‘Absolutely delighted’: Business leaders on Sunak’s statement
PUBLISHED: 17:05 08 July 2020 | UPDATED: 17:29 08 July 2020
Rishi Sunak’s budget is a public crowd pleaser, but what do our businesses make of it?
We asked leaders from sectors including hospitality and training to see what they thought of the policies announced. • Eating out
The headline statement from Sunak’s announcement was the launch of the ‘Eat Out to Help Out’ initiative, which will see the government pick up half the bill for meals eaten out.
The move to stimulate the hospitality sector was bolstered by a reduction in VAT from 20% to 5% in the accommodation and attractions sector.
Dr Andy Wood, chief executive of brewery, hotel and restaurant group Adnams, said: “We like many others the hospitality and tourism sectors welcome the chancellor’s support in addressing the issues we and others face - these stimulus packages will make a significant difference in encouraging demand whilst also allowing businesses to plan for the future which is essential.
“Our estate of 46 pubs and hotels and wider business will benefit from a number of these initiatives which are helpful in encouraging people to come out and enjoy themselves whilst being confident in the measures that we are proud to have taken to ensure their safety and wellbeing.
“The details of these programmes will follow in time and we are keen to understand in detail how these will work in practice.”
The news about an increase in apprenticeships and skilled training opportunities was welcomed to some extent by the sector.
Rebecca White, chief executive and founder of Your Own Place - which supports young people in Norfolk to get into jobs and safe residence - said: “Any support in the training and apprenticeships sector is hugely appreciated.
“What we do have to consider though is that for SMEs the incentive of £1,000 to keep someone on is not enough when you’ve already got very tight margins. On top of this, although apprenticeships have proved successful we’re living in a very different world now.
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“What we also need is to see employers given the training to give insightful mentoring help to these people, as well as ensuring that the jobs aren’t just photocopying.
“The last thing - and I aprreciate this won’t have been in today’s announcement - is the additional support like affordable housing and mental health support. If a young person hasn’t got a safe bed to sleep in at night they’re not going to be getting up for training in the morning.”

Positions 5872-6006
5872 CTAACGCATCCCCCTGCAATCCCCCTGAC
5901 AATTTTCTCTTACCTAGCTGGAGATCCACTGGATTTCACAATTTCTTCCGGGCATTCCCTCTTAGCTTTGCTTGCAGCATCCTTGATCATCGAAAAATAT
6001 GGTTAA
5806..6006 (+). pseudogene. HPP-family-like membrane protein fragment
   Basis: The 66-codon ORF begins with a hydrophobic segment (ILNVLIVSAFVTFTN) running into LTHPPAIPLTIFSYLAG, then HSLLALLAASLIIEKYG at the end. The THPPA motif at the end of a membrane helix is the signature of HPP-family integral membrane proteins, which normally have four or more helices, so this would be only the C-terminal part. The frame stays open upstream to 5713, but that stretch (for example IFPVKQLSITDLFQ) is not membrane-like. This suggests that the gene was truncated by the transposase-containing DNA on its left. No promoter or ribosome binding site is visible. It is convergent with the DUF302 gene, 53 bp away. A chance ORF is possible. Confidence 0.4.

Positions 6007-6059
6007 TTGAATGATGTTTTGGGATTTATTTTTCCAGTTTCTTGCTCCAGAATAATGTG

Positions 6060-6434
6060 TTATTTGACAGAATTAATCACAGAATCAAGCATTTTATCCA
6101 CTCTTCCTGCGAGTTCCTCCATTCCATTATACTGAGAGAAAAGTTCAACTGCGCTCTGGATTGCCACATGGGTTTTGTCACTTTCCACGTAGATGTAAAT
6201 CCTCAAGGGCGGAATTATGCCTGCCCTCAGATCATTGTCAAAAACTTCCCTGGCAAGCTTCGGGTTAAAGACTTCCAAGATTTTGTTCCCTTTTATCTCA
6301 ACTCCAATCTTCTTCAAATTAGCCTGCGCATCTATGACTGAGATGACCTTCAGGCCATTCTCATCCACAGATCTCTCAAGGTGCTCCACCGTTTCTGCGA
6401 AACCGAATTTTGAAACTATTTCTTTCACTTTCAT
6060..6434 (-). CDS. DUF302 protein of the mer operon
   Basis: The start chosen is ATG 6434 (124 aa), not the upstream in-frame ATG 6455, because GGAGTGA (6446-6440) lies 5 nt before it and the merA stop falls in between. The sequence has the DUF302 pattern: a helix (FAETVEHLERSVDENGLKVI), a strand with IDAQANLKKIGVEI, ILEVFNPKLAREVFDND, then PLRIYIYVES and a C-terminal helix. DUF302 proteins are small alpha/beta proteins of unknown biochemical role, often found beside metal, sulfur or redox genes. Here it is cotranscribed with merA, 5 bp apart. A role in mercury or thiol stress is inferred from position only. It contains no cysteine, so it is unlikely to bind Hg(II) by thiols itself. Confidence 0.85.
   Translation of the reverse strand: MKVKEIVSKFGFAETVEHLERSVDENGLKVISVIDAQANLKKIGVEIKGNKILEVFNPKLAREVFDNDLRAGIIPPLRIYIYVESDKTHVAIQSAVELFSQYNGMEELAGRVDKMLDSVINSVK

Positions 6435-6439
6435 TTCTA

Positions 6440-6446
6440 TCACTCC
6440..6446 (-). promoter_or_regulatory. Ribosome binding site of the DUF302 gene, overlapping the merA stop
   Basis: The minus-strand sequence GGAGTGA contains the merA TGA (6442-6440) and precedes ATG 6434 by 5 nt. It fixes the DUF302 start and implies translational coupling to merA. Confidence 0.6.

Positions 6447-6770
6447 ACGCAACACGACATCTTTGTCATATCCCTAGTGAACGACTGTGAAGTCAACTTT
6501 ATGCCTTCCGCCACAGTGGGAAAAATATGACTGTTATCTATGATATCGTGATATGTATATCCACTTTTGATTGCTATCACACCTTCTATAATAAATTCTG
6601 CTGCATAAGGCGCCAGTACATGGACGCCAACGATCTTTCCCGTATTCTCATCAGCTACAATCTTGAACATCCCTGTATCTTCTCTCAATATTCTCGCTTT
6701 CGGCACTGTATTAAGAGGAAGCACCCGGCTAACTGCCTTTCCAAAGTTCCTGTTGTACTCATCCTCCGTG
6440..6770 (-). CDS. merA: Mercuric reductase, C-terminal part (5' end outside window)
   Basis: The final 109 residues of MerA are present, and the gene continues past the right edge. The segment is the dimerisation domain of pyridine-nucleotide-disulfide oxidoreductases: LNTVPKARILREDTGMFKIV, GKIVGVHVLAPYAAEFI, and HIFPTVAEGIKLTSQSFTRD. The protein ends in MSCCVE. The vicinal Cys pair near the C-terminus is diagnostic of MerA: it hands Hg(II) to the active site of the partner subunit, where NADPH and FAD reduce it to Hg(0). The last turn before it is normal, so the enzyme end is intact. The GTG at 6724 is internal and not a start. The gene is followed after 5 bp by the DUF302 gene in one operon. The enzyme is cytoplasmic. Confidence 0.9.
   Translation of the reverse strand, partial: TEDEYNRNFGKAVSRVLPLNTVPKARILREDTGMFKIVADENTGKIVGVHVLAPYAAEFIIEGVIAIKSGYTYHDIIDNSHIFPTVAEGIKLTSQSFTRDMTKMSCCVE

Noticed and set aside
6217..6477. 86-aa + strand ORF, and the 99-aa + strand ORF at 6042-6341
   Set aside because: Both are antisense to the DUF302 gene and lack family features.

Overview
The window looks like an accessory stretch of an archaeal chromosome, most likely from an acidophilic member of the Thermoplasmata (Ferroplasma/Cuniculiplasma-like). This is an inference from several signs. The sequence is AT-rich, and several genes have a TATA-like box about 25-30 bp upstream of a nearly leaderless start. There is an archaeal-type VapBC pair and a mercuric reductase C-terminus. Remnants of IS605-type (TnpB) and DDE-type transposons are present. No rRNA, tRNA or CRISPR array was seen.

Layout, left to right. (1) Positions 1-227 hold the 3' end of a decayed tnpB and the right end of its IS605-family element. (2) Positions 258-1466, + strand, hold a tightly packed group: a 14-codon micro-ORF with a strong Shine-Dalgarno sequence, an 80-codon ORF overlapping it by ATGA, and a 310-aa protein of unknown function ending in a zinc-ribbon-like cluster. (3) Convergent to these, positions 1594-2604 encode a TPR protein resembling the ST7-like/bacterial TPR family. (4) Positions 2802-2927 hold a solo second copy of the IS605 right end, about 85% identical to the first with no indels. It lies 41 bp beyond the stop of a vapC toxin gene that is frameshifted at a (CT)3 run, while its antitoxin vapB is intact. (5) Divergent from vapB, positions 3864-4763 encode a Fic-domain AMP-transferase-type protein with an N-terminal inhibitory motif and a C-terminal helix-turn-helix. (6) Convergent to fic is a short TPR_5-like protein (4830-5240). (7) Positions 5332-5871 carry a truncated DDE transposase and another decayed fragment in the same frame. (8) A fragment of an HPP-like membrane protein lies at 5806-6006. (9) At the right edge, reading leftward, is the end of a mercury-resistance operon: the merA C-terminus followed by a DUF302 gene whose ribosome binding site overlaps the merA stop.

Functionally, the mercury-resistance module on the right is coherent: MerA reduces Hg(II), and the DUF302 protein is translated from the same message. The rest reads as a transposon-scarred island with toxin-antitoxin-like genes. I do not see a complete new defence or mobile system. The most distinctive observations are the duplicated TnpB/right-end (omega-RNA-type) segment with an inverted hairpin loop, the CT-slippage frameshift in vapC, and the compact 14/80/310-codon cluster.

Businesses in the visiting economy have said they are “absolutely delighted” with the measures announced by the chancellor.
“It’s brilliant news,” said Michael Abbott, owner of Pettit’s Adventure Park in Reedham. “It’s given me the extra capacity and confidence to push my business a bit further and do some things like considering promotion - which was previously out of the question. Although the VAT cut will have the biggest impact on us I also think the Eat Out scheme will also have a trickle-down effect, in both coastal areas and in the cities. I think the public will see that it’s safe to go out and it will build up confidence overall.”
He added: “I think the £1,000 for employers is enough. The government has done everything it can for the country and at some point businesses have to take the plunge and bring people back off furloguh. If I can offer any reassurance to people who haven’t opened yet it’s that I did it and it’s worked - we’re not at capacity but it’s enough for us to survive.”
The new measures introduced to get young people into well-paid and skilled jobs has been welcomed by 16 to 24-year-olds.
Georgia Laurie, 20, who lives near Diss said she thinks the scheme work placement scheme for young people will help to make them more employable in the long-run.
She said: “I think it’s easy to get a Saturday job around here when you’re a teenager.
“But to get specific experience for a job you want to do in the future is maybe not so easy. If you needed experience to get a job in engineering, the likelihood of getting that isn’t as high. It’s about getting you up to that next step.”
Miss Laurie has worked in a series of part-time roles through school and university - including at a bakery and supermarket.
She added: “I think this will probably help young people become more employable.”
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